Notable among Edeson's 1920s work are his films for Douglas Fairbanks, especially three which gained Gold Medal Awards (the immediate predecessor of the Oscar): Fred Niblo's The Three Musketeers , Allan Dwan's Robin Hood , and Raoul Walsh's The Thief of Bagdad . One of Edeson's great strengths was his ability to capture the spirit of large-scale scenarios: for Robin Hood , for instance, with a scenario by Wilfred Buckland, through the use of double exposures and glass shots, and, notably for the scenes in the castle's interior, through the use of natural light. In The Thief of Bagdad his photography creates an atmosphere almost unreal, matching the William Cameron Menzies scenario, and bringing a fascination to Walsh's film.

In fact, in the late 1920s and early 1930s Walsh was the director to whose work Edeson was most linked. The realism of the photography of Me, Gangster and In Old Arizona (the first sound film to be shot outside a studio) prepares for that of The Big Trail , the culminating collaboration of the two men. Filmed in the first wide-screen process (70 mm), known as Grandeur, this epic reveals Edeson's mastery of composition, using frame enlargement dramatically. The Big Trail is both pictorial and documentary, with a spectacular use of space, sensitive to the archetypical sequences of the western, including a buffalo charge, an Indian attack, and a fantastic river crossing.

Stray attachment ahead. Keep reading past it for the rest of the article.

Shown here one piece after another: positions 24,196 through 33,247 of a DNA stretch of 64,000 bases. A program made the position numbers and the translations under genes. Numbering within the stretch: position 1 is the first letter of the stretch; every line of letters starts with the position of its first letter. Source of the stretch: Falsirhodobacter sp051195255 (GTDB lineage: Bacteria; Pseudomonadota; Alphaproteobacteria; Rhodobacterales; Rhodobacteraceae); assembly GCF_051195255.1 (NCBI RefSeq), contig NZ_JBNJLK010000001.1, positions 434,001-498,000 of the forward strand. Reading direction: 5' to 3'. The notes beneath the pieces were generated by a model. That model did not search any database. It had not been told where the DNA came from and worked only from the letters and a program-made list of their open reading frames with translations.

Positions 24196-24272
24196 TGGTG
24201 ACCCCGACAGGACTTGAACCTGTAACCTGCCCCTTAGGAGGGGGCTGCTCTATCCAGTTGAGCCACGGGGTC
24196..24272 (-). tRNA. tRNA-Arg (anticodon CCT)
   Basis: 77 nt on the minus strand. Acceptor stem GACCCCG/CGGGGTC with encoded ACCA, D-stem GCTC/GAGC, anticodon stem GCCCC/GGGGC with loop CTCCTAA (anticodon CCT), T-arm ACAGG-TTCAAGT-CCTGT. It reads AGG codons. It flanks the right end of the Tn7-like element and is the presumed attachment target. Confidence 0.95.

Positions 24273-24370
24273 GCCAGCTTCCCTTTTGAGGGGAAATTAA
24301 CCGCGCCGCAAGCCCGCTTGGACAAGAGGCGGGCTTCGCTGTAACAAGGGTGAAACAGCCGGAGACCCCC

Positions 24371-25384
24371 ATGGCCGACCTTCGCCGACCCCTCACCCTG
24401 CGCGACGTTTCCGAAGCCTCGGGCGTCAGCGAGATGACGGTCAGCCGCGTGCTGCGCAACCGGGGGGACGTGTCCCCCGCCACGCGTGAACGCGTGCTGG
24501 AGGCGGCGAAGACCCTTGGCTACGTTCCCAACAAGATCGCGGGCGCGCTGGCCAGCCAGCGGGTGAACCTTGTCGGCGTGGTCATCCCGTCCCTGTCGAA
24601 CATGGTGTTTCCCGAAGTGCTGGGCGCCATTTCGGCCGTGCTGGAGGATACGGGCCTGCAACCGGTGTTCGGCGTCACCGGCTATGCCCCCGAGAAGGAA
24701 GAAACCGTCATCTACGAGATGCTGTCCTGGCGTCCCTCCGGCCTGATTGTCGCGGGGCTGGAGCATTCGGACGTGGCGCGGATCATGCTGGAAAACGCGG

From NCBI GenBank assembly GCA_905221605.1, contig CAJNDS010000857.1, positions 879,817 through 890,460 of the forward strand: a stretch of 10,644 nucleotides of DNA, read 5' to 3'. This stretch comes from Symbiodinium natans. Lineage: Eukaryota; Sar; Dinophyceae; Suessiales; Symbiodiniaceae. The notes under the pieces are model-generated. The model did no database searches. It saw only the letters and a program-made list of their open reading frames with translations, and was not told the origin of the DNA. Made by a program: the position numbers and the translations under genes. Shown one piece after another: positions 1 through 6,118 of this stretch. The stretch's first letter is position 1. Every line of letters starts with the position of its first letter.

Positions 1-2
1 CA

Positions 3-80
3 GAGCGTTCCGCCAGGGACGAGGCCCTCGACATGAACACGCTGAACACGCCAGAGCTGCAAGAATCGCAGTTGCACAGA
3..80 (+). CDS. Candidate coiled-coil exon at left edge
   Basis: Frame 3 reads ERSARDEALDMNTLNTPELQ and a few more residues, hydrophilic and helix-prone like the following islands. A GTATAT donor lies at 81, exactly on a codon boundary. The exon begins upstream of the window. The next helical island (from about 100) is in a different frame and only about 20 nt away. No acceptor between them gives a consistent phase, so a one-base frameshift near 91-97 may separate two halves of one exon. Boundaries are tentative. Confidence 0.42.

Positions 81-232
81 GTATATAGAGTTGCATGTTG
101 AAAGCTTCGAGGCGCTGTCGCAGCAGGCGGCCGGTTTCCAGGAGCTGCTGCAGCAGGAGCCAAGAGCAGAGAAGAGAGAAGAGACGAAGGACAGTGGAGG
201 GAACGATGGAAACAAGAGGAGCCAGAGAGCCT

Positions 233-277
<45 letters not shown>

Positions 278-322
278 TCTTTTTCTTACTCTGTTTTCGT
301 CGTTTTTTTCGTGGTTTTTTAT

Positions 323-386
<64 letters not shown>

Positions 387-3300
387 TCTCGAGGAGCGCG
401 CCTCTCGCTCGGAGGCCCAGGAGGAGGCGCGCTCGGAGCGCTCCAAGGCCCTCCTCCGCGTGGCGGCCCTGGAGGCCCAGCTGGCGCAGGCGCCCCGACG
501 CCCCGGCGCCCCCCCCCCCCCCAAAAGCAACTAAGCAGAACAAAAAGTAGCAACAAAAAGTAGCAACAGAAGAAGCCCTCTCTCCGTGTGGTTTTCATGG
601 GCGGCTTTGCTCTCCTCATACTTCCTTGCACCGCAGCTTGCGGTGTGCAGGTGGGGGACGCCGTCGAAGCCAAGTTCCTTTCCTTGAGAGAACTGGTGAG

The visual drama of The Big Trail , based in part on epic realism, is counterpointed admirably in his work as cinematographer for James Whale. (His work for Whale is anticipated by his collaboration with Karl Freund, one of the great German photographers, on All Quiet on the Western Front , filmed with a mute camera and with sound added later, and one of the most widely praised American war films.) In Frankenstein , his first film with Whale, Edeson was seen to have assimilated and controlled the "expressionist heritage," synthesizing it into an appropriate style—attaining a fantastic and mysterious realism without losing the mobility of the camera. Frankenstein is a classic "horror movie," above all owing to its visual conception which suggests the silent German film, especially The Cabinet of Dr. Caligari , due to its paradigmatic opening scene in which Frankenstein and his assistant watch a funeral, and to Edeson's camera angles and camera movement. The Old Dark House and The Invisible Man are also classics of their genres. In the first of these, the potentialities of illumination to create zones of shadows give the film an irony approaching black comedy; in the second, there is a masterful combination of Edeson's photography and John Fulton's special effects.

In the late 1930s and early 1940s Edeson worked for Warner Brothers within the parameters of the studio style, but utilizing his own below-eye-level shots and strong angular compositions Edeson was able to produce the sinister and threatening Maltese Falcon and the devastatingly romantic Casablanca . This alone is enough for Edeson to merit a place of honor in American film. Without obsessively darkening the set, without a geometrical lighting leading to remote shadows, obscuring rather than suggesting, The Maltese Falcon can be said to have invented a genre—the film noir —and to have highlighted a visage that Louise Brooks called "the face of St. Bogart."

—M. S. Fonseca